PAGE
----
Unique art blows its way to SDSU


Emily Bouta Juice Editor

Blowing glass has many different meanings. For John Offutt, it is art. Offutt has been blowing glass ever since his first summer after high school.

“I went to Trollwood Park in Fargo, an arts park, and started blowing glass,” Offutt said.

Offutt’s graduated from Southern Illinois University in Carbondale with a degree in glass, he said. They not only taught about the basics of glassblowing, but also equipment building and design. Then he made his demonstrations of blowing glass available to everyone, and started to sell his work.

His traveling demonstrations made a stop off at the Art Museum here on campus.

“I periodically do 5 – 6 shows a year,” Offutt said, “In the winter I work in my studio at home making everything, then in the spring and fall is the demonstrations that I show and summer is when I sell everything that I made at arts festivals, I go as far away as Massachusetts for the art festivals.”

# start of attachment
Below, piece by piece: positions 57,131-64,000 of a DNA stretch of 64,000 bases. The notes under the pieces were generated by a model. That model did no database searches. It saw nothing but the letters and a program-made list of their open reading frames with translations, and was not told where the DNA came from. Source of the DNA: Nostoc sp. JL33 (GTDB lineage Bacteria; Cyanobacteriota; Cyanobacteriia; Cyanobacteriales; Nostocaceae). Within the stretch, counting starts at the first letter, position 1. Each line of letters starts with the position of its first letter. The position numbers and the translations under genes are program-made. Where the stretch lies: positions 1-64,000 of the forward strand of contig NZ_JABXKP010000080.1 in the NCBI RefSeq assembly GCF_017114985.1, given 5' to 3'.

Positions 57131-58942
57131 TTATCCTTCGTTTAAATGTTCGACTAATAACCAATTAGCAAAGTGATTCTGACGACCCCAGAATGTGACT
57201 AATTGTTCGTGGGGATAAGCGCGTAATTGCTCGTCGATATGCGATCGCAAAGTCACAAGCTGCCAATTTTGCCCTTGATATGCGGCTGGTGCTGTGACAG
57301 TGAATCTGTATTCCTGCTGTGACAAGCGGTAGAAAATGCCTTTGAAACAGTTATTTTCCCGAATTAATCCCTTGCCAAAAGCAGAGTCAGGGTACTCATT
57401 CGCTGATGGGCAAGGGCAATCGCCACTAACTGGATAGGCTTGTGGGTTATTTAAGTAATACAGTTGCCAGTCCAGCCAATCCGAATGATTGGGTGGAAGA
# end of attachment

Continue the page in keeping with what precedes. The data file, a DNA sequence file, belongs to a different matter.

His work is one of a kind. According to Offutt, he doesn’t like copying the work of others.

“I’m primarily a glass blower, so hollow vessels, mostly decorative,” Offutt said, “I avoid tableware, everyone wants them to match and there’s so many of them out there, I like making my own things.”

His retail mostly consists of gourds and custom light ware. He has some work in the art museum gift shop.

“I’m well represented in Fargo. People can call House of Mulciber to get more of my work,” Offutt said.

Even though Offutt has been blowing glass since the summer following high school, glass blowing has been popular for a time. The history behind glassblowing is this, according to www.entertainment.howstuffworks.com.

Since the Roman Empire, glassblowing has been popular for artists all around. The idea that glass could be blown from a hollow tube into different shapes came from the first century B.C. Syrians.

Since then they have obviously evolved, with the introduction to more modern equipment, but the idea of glass blowing has remained the same.